“They might not be going outside of the basic parameters, but in terms of how they’re doing things, it seems like a philosophical change in where NPR is going,” said Jeff Hansen, p.d. of Seattle’s KUOW. “It’s a slippery slope.”

Hansen also objected to the use of embedded credits in the A segments of newsmagazines and in back-to-back slots.

“The A segment is supposed to be sacrosanct,” Hansen said. “Imagine above the fold, on the front page of a major newspaper, you have an ad pegged to a story there. That’s what they’re doing.”

Embedded underwriting within A segments is “rare,” said Emma Carrasco, NPR’s chief marketing officer, through a spokesperson

Dan Skinner, g.m. of WKSU-FM in Kent, Ohio, and president of Public Radio in Mid America believes that NPR’s editorial firewall is strong, and he expressed confidence that its reporting is free of conflicts of interest. But, he said, NPR needs to be cognizant of the fact that the strongest editorial firewall is only as good as listeners perceive it to be.

“We know they try to provide a really strong firewall, but there is a concern about perception, and we just need to be careful about that,” he said.

During last week’s meeting at NPR headquarters, members of the board’s Resource Development Committee agreed that the issue should be studied and addressed periodically.

An earlier version of this story incorrectly identified the research company that studied listener reactions to the credits and omitted details about the composition of the listener panels. In addition, the group of listeners previously described as irregular listeners of NPR do tune in on a consistent basis: they catch NPR’s newsmagazines at least once per week.

  • https://flipboard.com/profile/DarwinEvolved David Gregory

    Public Media should not have advertising and should not take it’s cues from commercial broadcast. Public media gets a tax exemption and part of that deal is to not be bombarded with ads or the influence that comes with it.
    The moniker National Petroleum Radio did not come into existence by happenstance.

    • MarkJeffries

      It’s not advertising, it’s underwriting acknowledgements.

      If there are no underwriting announcements, how do you propose public broadcasting be funded? Do you honestly think in this political climate something like the BBC’s license fee could be approved in this country? Maybe it’s time you started living in the real world instead of your ivory tower.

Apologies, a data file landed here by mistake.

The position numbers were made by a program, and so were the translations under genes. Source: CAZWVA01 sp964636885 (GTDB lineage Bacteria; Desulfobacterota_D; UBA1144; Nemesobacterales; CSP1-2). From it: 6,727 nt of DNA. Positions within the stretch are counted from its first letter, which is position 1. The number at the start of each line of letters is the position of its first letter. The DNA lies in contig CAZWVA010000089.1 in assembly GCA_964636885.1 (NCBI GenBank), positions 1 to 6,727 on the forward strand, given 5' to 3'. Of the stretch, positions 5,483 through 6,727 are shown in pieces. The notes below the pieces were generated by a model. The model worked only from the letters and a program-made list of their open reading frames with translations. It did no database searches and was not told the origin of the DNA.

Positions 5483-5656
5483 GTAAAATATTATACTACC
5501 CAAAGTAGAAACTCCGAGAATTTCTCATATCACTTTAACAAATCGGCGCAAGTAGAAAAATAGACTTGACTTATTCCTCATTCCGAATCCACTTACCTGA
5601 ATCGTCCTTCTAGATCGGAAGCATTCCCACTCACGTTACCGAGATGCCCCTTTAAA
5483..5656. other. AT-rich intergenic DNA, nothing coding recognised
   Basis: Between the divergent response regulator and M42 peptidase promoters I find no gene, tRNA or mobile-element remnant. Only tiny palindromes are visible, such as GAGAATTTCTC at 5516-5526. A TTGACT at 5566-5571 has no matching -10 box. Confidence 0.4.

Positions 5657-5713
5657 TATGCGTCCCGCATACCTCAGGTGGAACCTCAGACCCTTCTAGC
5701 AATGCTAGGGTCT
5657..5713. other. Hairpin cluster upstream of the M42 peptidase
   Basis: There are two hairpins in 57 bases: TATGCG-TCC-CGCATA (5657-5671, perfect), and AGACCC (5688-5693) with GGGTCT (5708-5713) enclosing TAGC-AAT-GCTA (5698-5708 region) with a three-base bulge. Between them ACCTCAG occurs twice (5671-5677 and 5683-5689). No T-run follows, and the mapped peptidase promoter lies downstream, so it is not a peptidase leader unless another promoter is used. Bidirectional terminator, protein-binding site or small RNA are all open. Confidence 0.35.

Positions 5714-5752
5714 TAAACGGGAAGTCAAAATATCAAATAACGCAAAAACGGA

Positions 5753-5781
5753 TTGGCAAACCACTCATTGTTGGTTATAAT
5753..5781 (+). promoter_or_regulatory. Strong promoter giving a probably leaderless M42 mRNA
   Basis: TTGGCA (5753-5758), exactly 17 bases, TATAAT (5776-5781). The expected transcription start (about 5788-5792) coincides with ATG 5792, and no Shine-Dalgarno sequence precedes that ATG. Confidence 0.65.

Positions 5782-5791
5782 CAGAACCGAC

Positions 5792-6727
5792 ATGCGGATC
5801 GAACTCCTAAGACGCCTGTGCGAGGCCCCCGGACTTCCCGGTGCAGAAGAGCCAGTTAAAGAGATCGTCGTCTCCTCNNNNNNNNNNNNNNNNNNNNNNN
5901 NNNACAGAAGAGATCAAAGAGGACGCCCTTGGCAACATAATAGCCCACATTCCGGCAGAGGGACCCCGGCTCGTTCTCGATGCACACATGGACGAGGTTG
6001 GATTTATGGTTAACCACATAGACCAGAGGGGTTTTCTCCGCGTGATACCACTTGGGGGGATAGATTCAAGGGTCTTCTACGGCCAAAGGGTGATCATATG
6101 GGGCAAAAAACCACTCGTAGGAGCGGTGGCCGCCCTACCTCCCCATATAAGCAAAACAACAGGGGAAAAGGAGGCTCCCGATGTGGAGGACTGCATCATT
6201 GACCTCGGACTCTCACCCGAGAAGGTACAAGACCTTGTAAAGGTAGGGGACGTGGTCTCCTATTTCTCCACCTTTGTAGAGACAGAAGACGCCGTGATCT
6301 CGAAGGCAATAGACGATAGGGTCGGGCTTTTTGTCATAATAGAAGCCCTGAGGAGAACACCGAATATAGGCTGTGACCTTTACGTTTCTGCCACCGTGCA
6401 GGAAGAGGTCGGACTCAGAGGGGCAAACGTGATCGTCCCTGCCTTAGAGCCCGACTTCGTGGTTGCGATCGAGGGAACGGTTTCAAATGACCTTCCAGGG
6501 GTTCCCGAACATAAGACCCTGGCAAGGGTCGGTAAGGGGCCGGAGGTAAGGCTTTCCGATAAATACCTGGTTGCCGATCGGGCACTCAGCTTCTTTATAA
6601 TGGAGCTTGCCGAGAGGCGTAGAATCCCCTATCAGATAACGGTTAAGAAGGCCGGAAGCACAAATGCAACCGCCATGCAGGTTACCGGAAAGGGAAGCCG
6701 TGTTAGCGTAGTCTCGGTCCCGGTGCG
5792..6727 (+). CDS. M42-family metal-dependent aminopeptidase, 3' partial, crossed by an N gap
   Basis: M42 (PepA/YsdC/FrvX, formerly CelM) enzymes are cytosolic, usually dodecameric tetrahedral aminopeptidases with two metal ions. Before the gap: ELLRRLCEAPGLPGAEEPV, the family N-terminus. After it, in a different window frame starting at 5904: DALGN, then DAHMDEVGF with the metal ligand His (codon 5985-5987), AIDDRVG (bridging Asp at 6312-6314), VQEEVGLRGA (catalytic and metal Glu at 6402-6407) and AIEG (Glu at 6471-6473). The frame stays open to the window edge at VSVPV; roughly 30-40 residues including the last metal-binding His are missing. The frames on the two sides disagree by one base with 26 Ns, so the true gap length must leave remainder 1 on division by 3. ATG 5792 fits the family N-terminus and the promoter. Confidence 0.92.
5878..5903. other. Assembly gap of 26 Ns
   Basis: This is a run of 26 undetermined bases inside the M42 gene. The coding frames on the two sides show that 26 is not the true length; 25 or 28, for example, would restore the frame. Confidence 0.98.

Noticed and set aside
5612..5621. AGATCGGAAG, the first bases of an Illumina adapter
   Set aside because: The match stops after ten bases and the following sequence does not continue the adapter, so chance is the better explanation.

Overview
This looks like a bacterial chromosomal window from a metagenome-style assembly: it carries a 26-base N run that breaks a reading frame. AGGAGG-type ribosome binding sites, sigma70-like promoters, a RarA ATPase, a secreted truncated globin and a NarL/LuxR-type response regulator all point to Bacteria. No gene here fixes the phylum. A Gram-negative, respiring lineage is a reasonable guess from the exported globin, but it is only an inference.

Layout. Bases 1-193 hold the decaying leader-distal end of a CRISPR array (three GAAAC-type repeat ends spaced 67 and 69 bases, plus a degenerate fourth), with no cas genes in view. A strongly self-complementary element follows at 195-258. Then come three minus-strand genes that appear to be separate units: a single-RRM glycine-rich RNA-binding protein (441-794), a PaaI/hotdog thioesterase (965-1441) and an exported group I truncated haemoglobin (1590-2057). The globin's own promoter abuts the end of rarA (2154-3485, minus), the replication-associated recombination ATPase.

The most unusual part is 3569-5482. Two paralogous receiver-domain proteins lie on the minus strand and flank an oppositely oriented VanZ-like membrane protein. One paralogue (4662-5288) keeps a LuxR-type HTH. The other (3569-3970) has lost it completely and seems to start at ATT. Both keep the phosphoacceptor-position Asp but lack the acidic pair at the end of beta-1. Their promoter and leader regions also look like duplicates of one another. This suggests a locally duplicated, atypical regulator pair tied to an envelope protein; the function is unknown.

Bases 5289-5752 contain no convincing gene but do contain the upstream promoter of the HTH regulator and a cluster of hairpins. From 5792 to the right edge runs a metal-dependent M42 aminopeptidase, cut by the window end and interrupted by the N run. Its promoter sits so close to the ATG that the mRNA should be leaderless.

• https://flipboard.com/profile/DarwinEvolved David Gregory

        PBS is steadily creeping toward commercial TV and even content is being influenced.
        1-The “enhanced underwriting” – commercials at the beginning of shows instead of listing donors- should be abolished. No tag lines, no video imported from commercial advertising. They get a write off for the underwriting, anyhow.
        2- I would like to see a citizen check off for contributions to the CPB on tax forms and online filing similar to the elections fund. Taxpayers can vote to chip $10 or a hundred to the CPB for public media. Even a NeoCon should have no problem with that.

        • MarkJeffries

          I’ve worked as a tax preparer for two years. The overwhelming majority of my clients do not want to have the $3 set aside to the Federal Election Campaign Fund, even after you explain to them that it won’t affect their refund in any way. If people don’t want $3 to be set aside for campaign funding, they won’t want $10 to go to public broadcasting. If you take away the underwriting announcements, you’ll get very little underwriting. It’s still only one-out-of-ten who give to public broadcasting after all these years. And any attempt at a license fee will be pilloried by the Republicans as “taxation for Communist propaganda and pornography.”

          Once again, please start living in the real world.